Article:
The supply chain provides the intricate connections so many companies and industries rely on. Whether it’s the raw materials a manufacturer needs to create a product or the packaging material required to get it safely to market, if one link in the chain fails, supply breaks down.

Industries have been modifying their approach to the supply chain for decades, always looking for ways to be more competitive. A significant shift occurred after the Great Recession in 2008, when companies were left with overflowing inventories as sales dried up almost overnight. After that experience, companies turned to a strategy focused on just-in-time inventory and cost reductions to remain competitive in the global market. Unknowingly, this approach weakened many links in the supply chain — links that took the COVID-19 pandemic less than a month to break.

Tracking the Supply Chain Breakdown

The business interruption that companies and consumers are currently experiencing is multilayered. With demand soaring in some sectors, links in the supply chain are being strained. Pharmaceutical companies are trying to ramp up new drug products and testing kits while dealing with glass and raw material shortages. Toilet paper manufacturers faced unprecedented demand at the same time that the availability of raw paper material crashed. And lean warehouses are unable to ramp up to handle the demand, even if increased production was possible. Getting a product successfully to market requires a balancing act among supply, inventory and production — and weaknesses in all three aspects have been exposed by the pandemic.

With strategies laser-focused on efficiencies and cost reductions for more than a decade, businesses have increasingly sent aspects of the supply chain overseas. It’s not uncommon for a company to rely on a dedicated material supplier from one country, ship that raw material to another country for processing and production, and then ship to yet another country for packaging. This back and forth handoff might offer immediate cost savings, but if a country or entire region can no longer send shipments due to a natural disaster or a pandemic, the system crumbles.

This unforeseen stress on the system has shown companies the value of reliability and flexibility over cost savings. To bring back certainty, businesses are analyzing which aspects of their supply chains failed in order to modify their approach.

Leaning Into a Turning Point

With the overlapping and interwoven nature of supply chain connections, it makes sense that the solution to strengthen a company’s ability to get its product to market consistently would be equally complicated. However, several universal links will likely need to be addressed, from raw materials and production capacity to inventory capabilities and appropriate storage facilities.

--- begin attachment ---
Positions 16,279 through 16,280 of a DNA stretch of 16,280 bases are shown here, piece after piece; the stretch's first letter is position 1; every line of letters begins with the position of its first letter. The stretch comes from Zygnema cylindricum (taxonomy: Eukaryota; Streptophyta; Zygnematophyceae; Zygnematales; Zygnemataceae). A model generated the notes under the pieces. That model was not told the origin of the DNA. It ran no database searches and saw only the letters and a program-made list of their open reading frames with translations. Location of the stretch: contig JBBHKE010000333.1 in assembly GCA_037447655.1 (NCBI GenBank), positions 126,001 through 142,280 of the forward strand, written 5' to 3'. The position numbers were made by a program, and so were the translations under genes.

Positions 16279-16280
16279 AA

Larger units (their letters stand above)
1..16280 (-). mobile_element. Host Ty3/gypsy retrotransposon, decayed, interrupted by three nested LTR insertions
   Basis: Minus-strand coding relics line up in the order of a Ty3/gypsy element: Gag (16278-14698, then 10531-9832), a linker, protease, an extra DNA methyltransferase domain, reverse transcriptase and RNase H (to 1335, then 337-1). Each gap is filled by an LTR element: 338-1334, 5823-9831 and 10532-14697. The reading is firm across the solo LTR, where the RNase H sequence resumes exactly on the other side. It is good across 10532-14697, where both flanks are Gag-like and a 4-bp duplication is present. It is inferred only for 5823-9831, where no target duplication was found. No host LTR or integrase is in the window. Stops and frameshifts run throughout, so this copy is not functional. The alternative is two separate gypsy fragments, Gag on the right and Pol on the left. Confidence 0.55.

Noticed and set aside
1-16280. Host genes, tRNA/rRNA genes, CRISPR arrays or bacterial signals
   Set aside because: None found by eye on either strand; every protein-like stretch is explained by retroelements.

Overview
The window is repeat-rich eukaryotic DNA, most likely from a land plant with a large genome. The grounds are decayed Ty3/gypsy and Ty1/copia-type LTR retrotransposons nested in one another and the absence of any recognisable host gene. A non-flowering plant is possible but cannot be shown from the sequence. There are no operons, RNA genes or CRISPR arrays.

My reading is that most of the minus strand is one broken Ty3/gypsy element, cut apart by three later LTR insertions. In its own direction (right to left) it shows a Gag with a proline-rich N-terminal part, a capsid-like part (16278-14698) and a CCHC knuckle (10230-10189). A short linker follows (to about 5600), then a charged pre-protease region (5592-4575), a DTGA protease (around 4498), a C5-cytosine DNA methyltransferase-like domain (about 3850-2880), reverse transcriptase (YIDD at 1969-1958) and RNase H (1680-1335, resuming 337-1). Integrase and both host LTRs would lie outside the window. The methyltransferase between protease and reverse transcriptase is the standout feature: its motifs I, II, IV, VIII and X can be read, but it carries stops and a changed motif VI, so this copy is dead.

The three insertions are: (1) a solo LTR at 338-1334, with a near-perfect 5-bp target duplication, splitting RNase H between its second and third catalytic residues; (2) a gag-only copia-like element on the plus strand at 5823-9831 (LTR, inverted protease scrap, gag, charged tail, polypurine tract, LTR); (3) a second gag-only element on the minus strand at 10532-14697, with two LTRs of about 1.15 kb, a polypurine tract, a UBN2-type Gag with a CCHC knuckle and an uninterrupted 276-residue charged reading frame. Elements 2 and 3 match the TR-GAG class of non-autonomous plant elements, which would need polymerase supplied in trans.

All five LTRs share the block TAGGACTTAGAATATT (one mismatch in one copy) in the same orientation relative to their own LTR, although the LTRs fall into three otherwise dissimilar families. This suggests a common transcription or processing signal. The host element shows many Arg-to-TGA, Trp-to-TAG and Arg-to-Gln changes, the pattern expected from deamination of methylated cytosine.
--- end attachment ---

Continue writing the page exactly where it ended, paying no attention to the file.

Businesses are now seeing critical value in the close proximity of essential materials, supplies and operations. By reducing the reliance on overseas markets and diversifying supplier networks to include partners within the same region, companies can continue to produce even if an area of the world shuts down. Accomplishing this will require long-term capital planning to accurately predict need and build financially secure relationships with a broader network.

Some companies might also consider returning to a vertically integrated approach to retain control over more aspects of the supply chain. This approach might involve expanding or optimizing the operations or footprint of production and storage facilities, or incorporating appropriate storage capacity to keep supplies on hand. This model would be a dramatic pivot from today’s current divested model, but big change may be necessary.

All aspects of the supply chain are connected, and to succeed each link needs to focus on the same goal — getting companies what they need to fulfill demand. It’s time to analyze and implement new business strategies, and the infrastructure changes to support them, so companies can weather this current storm and beyond.


With the COVID-19 crisis, global insecurities have never been more apparent and are leading to a push to onshore pharmaceutical manufacturing.

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Chris Williams is a lean manufacturing and industrial engineering manager at Burns & McDonnell. He has broad-based knowledge of Lean Six Sigma processes and techniques and is a certified Master Black Belt. In his current role, Chris leads continuous improvement projects for a variety of clients across a wide range of industries, including ammunition, armaments, aerospace, consumer products, oil and gas equipment, and medical devices.